A gaiwan (also called chung or zhong) takes the place of a teapot as an infusing receptacle. Developed during the Ming dynasty, it is still very common in China and is extremely comfortable to use. One simply puts the loose tea in, pours in the hot water and after the correct infusion time pours out the tea keeping the cover almost closed. It can be used for all teas. One tends to use shorter infusion times as a larger amount of tea is placed in a smaller amount of water (for ex, you may still use 3g of loose tea but only using 100ml of hot water will shorten the infusion time to, say, 30-45secs). Flicking the lid to move the tea leaves during steeping is perfectly acceptable!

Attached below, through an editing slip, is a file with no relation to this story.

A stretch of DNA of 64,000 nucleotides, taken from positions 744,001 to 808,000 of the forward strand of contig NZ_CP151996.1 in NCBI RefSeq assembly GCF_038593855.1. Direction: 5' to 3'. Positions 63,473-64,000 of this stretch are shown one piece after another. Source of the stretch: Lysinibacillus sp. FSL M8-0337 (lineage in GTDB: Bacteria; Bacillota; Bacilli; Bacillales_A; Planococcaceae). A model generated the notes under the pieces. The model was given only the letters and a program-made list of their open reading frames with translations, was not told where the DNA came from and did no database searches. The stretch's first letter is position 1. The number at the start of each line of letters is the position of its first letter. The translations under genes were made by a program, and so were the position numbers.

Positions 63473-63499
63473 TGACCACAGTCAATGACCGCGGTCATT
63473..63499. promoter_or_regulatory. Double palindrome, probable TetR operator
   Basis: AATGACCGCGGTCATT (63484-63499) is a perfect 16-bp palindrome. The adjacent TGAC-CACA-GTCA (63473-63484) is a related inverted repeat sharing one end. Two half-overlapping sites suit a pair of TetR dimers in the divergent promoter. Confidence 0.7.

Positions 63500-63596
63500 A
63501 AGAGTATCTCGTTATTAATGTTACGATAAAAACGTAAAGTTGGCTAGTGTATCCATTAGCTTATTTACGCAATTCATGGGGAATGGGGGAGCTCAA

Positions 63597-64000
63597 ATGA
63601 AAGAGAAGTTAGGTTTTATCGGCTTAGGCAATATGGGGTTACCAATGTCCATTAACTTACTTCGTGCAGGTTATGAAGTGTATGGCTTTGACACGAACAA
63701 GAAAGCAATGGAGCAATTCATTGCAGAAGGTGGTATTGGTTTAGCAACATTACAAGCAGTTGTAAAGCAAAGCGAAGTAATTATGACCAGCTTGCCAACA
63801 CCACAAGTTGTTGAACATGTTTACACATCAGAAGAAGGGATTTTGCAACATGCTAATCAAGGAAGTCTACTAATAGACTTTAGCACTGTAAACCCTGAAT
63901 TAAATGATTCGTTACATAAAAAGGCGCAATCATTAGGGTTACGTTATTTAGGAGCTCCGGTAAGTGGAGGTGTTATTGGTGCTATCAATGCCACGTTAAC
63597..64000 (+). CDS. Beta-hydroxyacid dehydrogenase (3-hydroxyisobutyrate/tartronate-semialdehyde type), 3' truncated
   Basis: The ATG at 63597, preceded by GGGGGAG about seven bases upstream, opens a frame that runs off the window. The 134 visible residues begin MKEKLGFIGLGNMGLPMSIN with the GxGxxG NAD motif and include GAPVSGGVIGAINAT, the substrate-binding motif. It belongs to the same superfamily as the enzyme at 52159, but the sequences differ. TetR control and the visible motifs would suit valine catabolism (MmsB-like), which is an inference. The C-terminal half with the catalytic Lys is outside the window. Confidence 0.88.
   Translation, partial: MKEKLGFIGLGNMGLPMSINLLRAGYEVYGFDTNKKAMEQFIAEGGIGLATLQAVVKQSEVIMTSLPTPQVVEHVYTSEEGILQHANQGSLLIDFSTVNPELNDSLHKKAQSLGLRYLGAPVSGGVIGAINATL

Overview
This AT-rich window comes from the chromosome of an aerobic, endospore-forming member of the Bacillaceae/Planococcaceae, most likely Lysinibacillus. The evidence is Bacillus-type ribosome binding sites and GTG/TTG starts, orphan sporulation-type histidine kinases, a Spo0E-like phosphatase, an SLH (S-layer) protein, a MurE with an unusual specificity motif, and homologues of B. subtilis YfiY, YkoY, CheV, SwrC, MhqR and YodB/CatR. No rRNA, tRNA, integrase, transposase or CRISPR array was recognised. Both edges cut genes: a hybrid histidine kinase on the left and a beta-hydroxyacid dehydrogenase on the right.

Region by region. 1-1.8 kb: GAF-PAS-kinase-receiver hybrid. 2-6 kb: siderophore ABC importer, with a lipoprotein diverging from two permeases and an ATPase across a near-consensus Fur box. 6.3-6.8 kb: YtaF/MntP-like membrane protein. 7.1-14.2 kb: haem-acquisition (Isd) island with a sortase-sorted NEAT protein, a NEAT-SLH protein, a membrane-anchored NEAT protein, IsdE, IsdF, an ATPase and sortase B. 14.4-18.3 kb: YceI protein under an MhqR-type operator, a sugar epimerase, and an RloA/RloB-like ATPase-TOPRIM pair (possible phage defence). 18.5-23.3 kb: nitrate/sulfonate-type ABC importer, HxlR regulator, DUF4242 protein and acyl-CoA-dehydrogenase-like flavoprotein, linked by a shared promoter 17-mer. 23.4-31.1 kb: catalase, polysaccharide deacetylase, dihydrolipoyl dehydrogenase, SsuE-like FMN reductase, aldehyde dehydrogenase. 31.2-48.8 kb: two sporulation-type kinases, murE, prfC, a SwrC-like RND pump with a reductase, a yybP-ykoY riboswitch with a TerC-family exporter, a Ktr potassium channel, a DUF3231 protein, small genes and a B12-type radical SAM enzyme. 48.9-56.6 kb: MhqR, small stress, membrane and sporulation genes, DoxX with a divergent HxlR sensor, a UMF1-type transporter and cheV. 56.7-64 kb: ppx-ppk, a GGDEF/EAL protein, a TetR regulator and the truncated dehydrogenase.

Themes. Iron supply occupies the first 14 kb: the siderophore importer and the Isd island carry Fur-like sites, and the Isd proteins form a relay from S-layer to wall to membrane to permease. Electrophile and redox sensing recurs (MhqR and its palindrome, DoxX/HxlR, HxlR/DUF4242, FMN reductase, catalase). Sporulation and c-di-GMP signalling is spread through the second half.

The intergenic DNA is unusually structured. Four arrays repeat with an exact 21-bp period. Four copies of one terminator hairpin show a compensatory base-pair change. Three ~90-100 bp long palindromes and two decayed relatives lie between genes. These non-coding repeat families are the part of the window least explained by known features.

Any kind of tea can be infused in a gaiwan, though it is most often used to brew oolongs. When the tea is ready, simply move the cover a few millimeters so that a small space appears between it and the rim, and with one hand lift up the whole gaiwan placing your thumb over the cover and your third and fourth fingers under the saucer. Turn it over and your tea is served! In China, one frequently sees people drinking their tea directly from the gaiwan, using the lid to block tea leaves from entering the mouth.